Excuse me while I sequence this genome Was Re: tree-climbing hominid

Bill Burnett (bbur@wpo.nerc.ac.uk)
Tue, 17 Oct 1995 09:55:31

(H. M. Hubey) writes:

>So what? The wheel is still spinning. LIke all theories it
>also has to take into account other developments and new
>finds. The best thing to hope for now would be more advances
>in DNA mapping (for all animals). That's probably not too
>far away. The rate of increase of computing power will put
>a supercomputer (of around 1990) on a desktop by 2000. Soon after
>that tremendous computation power will be available on small
>machines that can be put in small research labs and thousands
>of people will be working on these problems. It shouldn't take
>too long now.

Wait, wait, I didn't realise I could generate sequence data on a computer.
And so quickly too... Dang, what am I doing in this lab? Come to think of it
all I really need is a few trillion four sided dice with A, T, C, G on them.
Heck, my pc could at least make a start, makes my 1500 bp from thirty taxa
look easy, I'll finish this project this afternoon and have another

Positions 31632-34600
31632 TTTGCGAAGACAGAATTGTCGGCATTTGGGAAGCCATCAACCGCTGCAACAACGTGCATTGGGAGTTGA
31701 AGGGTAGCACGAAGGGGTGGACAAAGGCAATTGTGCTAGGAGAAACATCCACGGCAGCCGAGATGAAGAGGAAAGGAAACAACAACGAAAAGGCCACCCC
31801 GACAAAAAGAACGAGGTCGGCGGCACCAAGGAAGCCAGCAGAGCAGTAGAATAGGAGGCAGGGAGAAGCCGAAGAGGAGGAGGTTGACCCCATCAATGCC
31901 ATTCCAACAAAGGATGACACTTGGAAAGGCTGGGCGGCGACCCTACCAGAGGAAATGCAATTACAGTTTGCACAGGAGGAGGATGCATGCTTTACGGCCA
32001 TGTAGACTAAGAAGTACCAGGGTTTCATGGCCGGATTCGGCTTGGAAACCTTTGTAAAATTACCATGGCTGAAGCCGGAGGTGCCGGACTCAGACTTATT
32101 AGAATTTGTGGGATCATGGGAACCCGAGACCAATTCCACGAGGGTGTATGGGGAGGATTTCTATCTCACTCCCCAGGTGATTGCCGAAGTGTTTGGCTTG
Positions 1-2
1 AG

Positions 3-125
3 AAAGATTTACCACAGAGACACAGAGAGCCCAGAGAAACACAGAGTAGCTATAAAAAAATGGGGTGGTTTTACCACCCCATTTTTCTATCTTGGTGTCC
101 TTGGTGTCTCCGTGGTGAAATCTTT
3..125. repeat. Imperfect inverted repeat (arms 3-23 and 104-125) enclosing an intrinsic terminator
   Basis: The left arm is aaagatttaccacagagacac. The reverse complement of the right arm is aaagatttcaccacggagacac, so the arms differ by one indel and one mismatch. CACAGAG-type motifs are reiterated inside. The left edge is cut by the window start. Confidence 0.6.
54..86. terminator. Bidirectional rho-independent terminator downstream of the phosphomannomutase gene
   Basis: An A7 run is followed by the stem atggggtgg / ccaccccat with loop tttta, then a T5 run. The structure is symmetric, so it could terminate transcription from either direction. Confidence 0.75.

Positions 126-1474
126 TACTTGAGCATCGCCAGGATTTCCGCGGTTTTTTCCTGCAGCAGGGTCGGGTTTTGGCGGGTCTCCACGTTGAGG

year to play with imaginary scenarios... :-)

It might take longer than you think, especially considering we havn't
FOUND all the animals yet. What's the latest estimate on insects, in millions?

How on earth this is supposed to help resolve the SST/AAT "problem" anyway?
Arguments against the validity of sequence data aside (best place for them
:-)) a phylogeny of e.g. all primates based on the entire genome gets us no
further along, and by your own reasoning information from other groups is at
best not directly applicable (actually I think the use of natural 'models' has
a lot more going for it than you do.)

> Meanwhile we can play with imaginary scenarios for fun :-).

Mmm, yes, like the AAT. :-) Or we can try and come up with some 'evidence '
which stands up to the first piece of fundamental zoological / ecological
knowledge or observation that's thrown at it. (Still working on the tears,
James. :-))